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Inside ‘The Case of Fire and Ice’ novel

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AUTHOR — Gomani

Charisma Pengani’s problem is that, when he is wallowing in poverty, he thinks with his mind and is hopeful that the quantity survey programme he is pursuing at the University of Malawi (UoM) would be the knife that cuts the umbilical cord between him and poverty.

But, when the tables turn and the 26-year-old is on the other side of poverty, where he begins to swim in riches, the opposite is not true. In an ideal setup, the opposite of thinking with the mind is thinking with the heart.

Pengani does the complete opposite as he starts thinking with, not his heart but, of all things, his zipper.

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It is not like Pengani has, immediately after getting his bachelor’s degree after completing four years of study, lost his ability to study his own behaviour and judge every act without being too sentimental.

In this one case, the opposite is true as the protagonist seems to be at his level best, when it comes to logical thinking, for he decides against pursuing a career as a quantity surveyor, preferring, instead, to work in the non-governmental organisations (NGO) sector, which has turned into a cash cow.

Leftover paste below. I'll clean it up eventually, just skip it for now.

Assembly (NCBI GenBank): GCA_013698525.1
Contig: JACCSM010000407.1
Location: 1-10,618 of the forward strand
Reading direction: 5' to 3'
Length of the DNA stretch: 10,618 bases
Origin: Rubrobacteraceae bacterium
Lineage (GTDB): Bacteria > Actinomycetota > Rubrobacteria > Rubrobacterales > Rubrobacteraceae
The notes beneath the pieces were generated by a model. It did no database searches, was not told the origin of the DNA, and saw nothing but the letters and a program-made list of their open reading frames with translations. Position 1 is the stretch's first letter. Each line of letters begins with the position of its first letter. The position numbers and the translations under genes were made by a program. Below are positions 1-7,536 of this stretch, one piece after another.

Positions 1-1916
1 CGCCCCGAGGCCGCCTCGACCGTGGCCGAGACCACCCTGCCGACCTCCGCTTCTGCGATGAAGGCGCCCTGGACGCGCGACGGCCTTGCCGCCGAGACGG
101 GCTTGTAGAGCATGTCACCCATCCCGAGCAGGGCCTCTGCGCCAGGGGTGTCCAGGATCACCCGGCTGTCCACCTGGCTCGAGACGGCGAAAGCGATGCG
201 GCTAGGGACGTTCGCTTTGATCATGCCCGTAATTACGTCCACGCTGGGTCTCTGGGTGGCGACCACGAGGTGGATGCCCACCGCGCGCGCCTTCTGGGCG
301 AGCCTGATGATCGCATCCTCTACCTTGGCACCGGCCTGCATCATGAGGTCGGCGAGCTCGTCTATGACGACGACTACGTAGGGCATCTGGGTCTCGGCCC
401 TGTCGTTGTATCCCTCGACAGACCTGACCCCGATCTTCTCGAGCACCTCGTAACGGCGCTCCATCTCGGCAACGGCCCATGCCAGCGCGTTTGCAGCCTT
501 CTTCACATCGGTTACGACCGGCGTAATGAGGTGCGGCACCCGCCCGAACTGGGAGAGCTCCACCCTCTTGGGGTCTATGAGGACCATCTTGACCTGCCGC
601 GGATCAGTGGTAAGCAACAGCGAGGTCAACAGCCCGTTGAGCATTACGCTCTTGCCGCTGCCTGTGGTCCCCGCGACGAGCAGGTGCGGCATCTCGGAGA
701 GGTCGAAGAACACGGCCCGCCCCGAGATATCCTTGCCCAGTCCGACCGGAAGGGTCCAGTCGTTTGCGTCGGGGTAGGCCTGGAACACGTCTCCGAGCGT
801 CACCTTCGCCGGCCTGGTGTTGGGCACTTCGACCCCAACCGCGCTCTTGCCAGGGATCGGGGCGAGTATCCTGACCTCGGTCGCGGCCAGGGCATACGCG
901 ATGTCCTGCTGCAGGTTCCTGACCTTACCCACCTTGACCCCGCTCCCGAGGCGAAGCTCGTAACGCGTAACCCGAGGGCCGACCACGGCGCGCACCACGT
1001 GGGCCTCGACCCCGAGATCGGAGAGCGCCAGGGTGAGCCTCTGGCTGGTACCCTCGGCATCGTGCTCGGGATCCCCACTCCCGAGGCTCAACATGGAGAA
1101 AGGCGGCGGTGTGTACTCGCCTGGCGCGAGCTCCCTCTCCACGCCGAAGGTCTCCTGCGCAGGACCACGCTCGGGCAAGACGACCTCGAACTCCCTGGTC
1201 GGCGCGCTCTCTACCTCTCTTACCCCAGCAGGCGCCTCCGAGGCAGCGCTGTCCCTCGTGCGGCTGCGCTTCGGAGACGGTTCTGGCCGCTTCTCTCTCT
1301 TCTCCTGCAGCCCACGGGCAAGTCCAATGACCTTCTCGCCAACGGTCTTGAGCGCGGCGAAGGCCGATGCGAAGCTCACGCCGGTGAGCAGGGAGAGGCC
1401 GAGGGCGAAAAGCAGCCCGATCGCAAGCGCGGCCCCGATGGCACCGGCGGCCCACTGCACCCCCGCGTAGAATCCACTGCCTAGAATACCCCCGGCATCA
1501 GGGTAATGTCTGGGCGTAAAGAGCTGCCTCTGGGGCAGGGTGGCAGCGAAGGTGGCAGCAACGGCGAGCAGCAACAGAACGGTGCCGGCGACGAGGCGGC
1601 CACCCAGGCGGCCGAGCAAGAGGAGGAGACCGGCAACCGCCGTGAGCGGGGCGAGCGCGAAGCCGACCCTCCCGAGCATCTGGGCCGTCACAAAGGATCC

It is only after chalking success after success that success seems to impair his judgement.

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At this point, Pengani turns from the wise to the silly, so much so that every woman that comes into his sight has a, kind of, magnetic attraction to his malleable feelings.

This is part of the action in The Case of Fire and Ice novel, which University of Malawi – now Malawi University of Business and Applied Sciences— accounting graduate Gertrude Gomani has just written, her second novel in less than one year She may, possibly, have learned a thing or two when she wrote her first novel. Gomani’s first novel is Surviving the Lean Seasons which was published in January this year She also counts Reminiscence— a collection of 24 short stories which is available only in electronic format— to her name.

The novel, clearly, captures people’s sense of urgency to make quick cash, espoused by the protagonist turning to NGO work as a get-rich-quick scheme, at the expense of his real profession.

On second thought, Gomani nails it, considering that, in modern-day Malawi, professionalism is being sacrificed at the altar of self-aggrandisement.

When it comes to money issues, people turn into cold-blooded creatures until money, corruptly or honestly accumulated, warms their hearts.

Maybe low morale, low salaries that pass for a pittance, employers’ failure to promote people on merit, nepotism and the like have turned professionals into extremely complicated monsters who have no feelings any more. In the end, they [people who were supposed to be professionals] do not think about service seekers’ feelings, not even for a minute, for fear of being turned into a fool.

Where there is money [in The Case of Fire and Ice’s case, money is mined in NGOs], professionals show neither fear nor horror towards ‘shame’.